In mid-October, public health officials in Singapore cautioned that XBB was the predominant subvariant circulating in the community.

On October 22, Eric Topol, MD, the founder and director of the Scripps Research Translational Institute in La Jolla, California, tweeted that indicators suggest the variant may be in descent in Singapore.

XBB May Pose a Special Threat to People Who Are Immunocompromised

The World Health Organization (WHO) has expressed concern about a study that suggests XBB has a significant ability to evade immune-system protections such as vaccination.

“This is of concern for us because we need to ensure that the vaccines that are in use worldwide remain effective at preventing severe disease and death. So, the more this virus circulates, the more opportunities it has to change,” noted Maria Van Kerkhove, PhD, an infectious disease epidemiologist who serves as the WHO technical lead for the COVID-19 response.

People who are immunocompromised may be particularly vulnerable to XBB. In a preliminary (non-peer-reviewed) study posted at the beginning of October on the preprint server bioRxiv, researchers found that XBB evaded Evusheld, a treatment of tixagevimab plus cilgavimab that the U.S. Food and Drug Administration has authorized to prevent disease in immunocompromised individuals.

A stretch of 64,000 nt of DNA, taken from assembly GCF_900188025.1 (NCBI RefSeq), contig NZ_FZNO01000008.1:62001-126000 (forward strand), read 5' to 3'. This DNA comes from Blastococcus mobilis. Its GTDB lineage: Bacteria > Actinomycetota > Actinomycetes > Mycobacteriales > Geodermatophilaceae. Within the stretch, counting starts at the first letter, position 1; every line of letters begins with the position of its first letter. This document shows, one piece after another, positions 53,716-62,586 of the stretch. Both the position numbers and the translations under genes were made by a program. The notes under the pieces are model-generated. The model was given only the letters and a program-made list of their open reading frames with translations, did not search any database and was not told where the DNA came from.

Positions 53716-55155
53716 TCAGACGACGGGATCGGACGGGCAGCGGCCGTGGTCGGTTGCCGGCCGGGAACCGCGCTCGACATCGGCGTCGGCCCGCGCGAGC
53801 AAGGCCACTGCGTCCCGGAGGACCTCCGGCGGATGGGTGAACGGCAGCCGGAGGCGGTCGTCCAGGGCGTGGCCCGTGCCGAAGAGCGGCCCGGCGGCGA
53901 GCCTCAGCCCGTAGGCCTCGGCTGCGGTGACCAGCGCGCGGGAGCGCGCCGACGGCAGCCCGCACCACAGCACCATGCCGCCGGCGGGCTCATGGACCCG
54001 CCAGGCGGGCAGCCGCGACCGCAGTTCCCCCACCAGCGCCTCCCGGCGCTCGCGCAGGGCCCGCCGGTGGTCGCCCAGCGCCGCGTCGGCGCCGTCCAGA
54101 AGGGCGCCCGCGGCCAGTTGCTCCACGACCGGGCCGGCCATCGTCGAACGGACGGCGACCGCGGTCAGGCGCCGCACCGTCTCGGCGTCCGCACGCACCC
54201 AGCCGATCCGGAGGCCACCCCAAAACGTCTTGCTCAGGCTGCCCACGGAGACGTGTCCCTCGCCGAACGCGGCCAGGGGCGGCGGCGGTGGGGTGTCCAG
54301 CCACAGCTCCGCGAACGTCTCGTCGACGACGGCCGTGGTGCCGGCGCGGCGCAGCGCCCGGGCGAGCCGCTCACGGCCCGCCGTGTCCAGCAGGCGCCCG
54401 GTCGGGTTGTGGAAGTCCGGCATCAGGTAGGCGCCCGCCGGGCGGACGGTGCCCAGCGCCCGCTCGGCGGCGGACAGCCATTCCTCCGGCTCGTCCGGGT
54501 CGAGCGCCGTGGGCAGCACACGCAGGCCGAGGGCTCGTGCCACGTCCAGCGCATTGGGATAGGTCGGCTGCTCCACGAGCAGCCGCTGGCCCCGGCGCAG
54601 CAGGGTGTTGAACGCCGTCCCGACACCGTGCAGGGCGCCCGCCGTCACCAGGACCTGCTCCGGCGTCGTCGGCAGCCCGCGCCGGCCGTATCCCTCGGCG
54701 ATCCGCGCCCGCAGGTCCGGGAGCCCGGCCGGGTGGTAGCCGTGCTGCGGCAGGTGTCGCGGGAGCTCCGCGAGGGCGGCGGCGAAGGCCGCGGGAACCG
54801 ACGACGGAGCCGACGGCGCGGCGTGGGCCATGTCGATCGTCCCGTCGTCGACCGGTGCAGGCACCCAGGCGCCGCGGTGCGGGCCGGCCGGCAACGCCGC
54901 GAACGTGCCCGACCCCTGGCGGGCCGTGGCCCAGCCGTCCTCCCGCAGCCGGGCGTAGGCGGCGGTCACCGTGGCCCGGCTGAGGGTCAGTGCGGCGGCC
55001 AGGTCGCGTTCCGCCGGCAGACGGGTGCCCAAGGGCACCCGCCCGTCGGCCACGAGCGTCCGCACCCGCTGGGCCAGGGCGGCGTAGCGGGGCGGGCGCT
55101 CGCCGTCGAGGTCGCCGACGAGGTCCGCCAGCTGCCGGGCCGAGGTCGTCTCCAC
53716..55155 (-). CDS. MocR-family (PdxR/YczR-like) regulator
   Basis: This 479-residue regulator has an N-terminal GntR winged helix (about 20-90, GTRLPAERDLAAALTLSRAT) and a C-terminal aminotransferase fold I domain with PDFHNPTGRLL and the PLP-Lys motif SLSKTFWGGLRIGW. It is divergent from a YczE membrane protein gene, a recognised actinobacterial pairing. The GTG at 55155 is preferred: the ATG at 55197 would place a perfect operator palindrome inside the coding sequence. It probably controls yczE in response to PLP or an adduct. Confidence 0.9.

“New variants — BA.2.75.2, BA.4.6, BF.7, BQ.1.1, XBB — have developed spike mutations that allow the virus to evade recognition by the monoclonal antibodies present in Evusheld, the prophylactic antibody cocktail used to protect immunocompromised patients,” says Dr. Pinsky. “As these variants increase in prevalence, Evusheld will no longer be useful.”

The research published in bioRxiv also indicated that XBB is likely to be resistant to bebtelovimab, a monoclonal antibody used to help fight the coronavirus infection by blocking the virus from attaching to the body's cells.

The National Institutes of Health issued a statement on October 19 also finding that the subvariants BQ.1 and BQ.1.1 may be unaffected by bebtelovimab.